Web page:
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SA Leg 2: Waterval Boven – God’s Window

God’s Window sounds like a typical pretty name, but you can only truly understand its significance when you’ve visited this wonder! You earn the view by parking at the bottom of a substantial hill and taking a short hike up to the viewing platform. The steps/path is well-maintained and the parking area is safe – the entry fee of R10 supports this infrastructure. Dude… when you get up there it’s spectacular! πŸ™‚ You are 1829m above sea level, looking out over the Blyde River Camyon, as if you’re in the Heavenly living room and the curtains have just been yanked open… And witness.
Apparently on a clear day you can see the Kruger National Park in the distance. There’s not much else I can say about it except: go there and see it for yourself. Take in its splendour and share it with the world.Β 

God’s Window is in the (take a deep breath) Motlatse Canyon Provincial Nature Reserve. Along the same canyon is another natural beauty (which must be a well-kept secret, because I was joined in my ignorance of it, by everyone I asked about special little spots in SA). These are the Bourke’s Luck Potholes, but contrary to its name it is not just a glorified hole in the road, which are plentiful enough on our roads. They are holes and hollows in rock, made by the swirling and eddying of water. The first picture I saw of the “potholes” convinced me right away of having to behold these. You’ll have to drive to a different parking area to get to the potholes – even though it’s in the same canyon, it’s not walking distance. So you pay another R30, walk a mere 700m to view these extraordinary rock formations from various paths and bridges.

Bourke's Luck Potholes by BC Torrissen under Creative Commons license.

Bourke’s Luck Potholes by BC Torrissen under Creative Commons license.

The Motlatse Canyon Provincial Nature Reserve is spitting distance from Watervalboven, provided you have a 10-foot spitting-champ-llama doing the honours ;). It’s a leisurely 240km to the Northeast, perfectly accessible as a day trip. I imagine us getting up early to do the walk up to God’s Window and whiling away some time on the viewing platform while the sun is out, before it gets too sunny. Bourke’s Luck Potholes are 30km from there, so really you can have an afternoon picnic with the closest man-made structures out of sight, hopefully with nature singing in your ears with grass beneath your bum. On the drive back we can even stop and explore a couple of smaller towns, (in some of which I remember finding awesome second-hand bookshops): Graskop, Sabie (where you can found countless other beautiful waterfall hikes!), Sodwala Caves. The afternoon can wind down as quietly or as busily as we choose… πŸ™‚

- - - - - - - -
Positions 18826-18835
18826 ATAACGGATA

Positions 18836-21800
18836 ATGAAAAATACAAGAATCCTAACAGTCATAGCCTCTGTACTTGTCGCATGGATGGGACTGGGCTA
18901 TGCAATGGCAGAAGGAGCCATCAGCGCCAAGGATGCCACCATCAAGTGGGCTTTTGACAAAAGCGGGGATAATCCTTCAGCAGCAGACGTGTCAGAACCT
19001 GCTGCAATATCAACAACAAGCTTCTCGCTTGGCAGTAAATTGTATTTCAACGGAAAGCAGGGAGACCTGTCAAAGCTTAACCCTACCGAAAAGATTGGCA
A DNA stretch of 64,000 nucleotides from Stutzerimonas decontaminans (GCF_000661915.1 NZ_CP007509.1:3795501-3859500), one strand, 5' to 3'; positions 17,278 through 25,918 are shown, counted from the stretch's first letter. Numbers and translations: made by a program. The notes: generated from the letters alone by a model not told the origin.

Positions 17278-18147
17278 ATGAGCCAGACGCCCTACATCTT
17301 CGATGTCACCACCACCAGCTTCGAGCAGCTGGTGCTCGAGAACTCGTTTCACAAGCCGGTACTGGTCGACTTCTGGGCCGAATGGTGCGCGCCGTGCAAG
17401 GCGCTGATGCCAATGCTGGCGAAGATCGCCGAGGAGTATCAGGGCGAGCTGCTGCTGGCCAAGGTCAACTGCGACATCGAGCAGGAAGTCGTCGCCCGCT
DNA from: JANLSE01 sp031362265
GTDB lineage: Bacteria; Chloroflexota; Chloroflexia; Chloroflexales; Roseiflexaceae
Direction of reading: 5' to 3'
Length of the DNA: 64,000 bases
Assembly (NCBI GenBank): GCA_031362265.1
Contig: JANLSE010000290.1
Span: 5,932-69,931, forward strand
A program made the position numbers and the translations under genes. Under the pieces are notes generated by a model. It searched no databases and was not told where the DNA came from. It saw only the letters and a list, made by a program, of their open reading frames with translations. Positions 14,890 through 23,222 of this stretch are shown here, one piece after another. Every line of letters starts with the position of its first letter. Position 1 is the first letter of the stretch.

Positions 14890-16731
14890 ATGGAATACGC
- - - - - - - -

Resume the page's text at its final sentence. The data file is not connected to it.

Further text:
Boven - Motlatse Canyon

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SA Leg 1: Pretoria – Waterval Boven

This first stop has been prominent in photos and recommendations, especially from my brother and his fellow climbers (the photos are also theirs). Though Waterval Boven wears the badge of “climbers’ paradise” proudly, it’s more than that; there are many other exciting outdoor stuff you can do (caving at Sodwala, mountain biking, hiking and swimming in mountain pools)… and it’s only about 240km outside of Pretoria [1]. After seeing pictures, I would absolutely have to hike to the Eland’s River Falls! Well… um, it’s not actually much of a hike. Climbers can see the falls from different angles, but without the harnesses and climbing gear you’ll simply drive through the ZAZM tunnel on the N4, and there should be a wooden viewing platform to watch the 70m plunge of water. πŸ™‚

As a base camp Tranquilitas Adventure Farm is awesome, and besides being a home away from home for climbers (I hear), they organise a bunch of other activities you can do in the area. And… at R70 per night for a campsite, they’re the best bet for accommodation too. We would hopefully be camping a lot on our trip, starting with Tranquilitas! Waterval Boven is super close to a couple of oh-my-gosh-I-have-to-go-there! spots on my list, so we’ll camp here for a couple of nights and do day trips. Oh yeah, and they’re dog friendly. It doesn’t seem like there’s much else in the town of Waterval Boven (or Emgwenya, as it is now known), but I’m sure we can find something special there if we don’t rush through. When we’ve made the effort of driving away from the city, we would be absolutely content to simply enjoy the sounds of the night, and the smell of nature. The cute coffee shops and mouth-spasming gastronomics all have their special place later on this trip. πŸ™‚

Riveting references [1] Watervalboven, Highlands Meander Accessed on 6 September 2014 from SA Venues website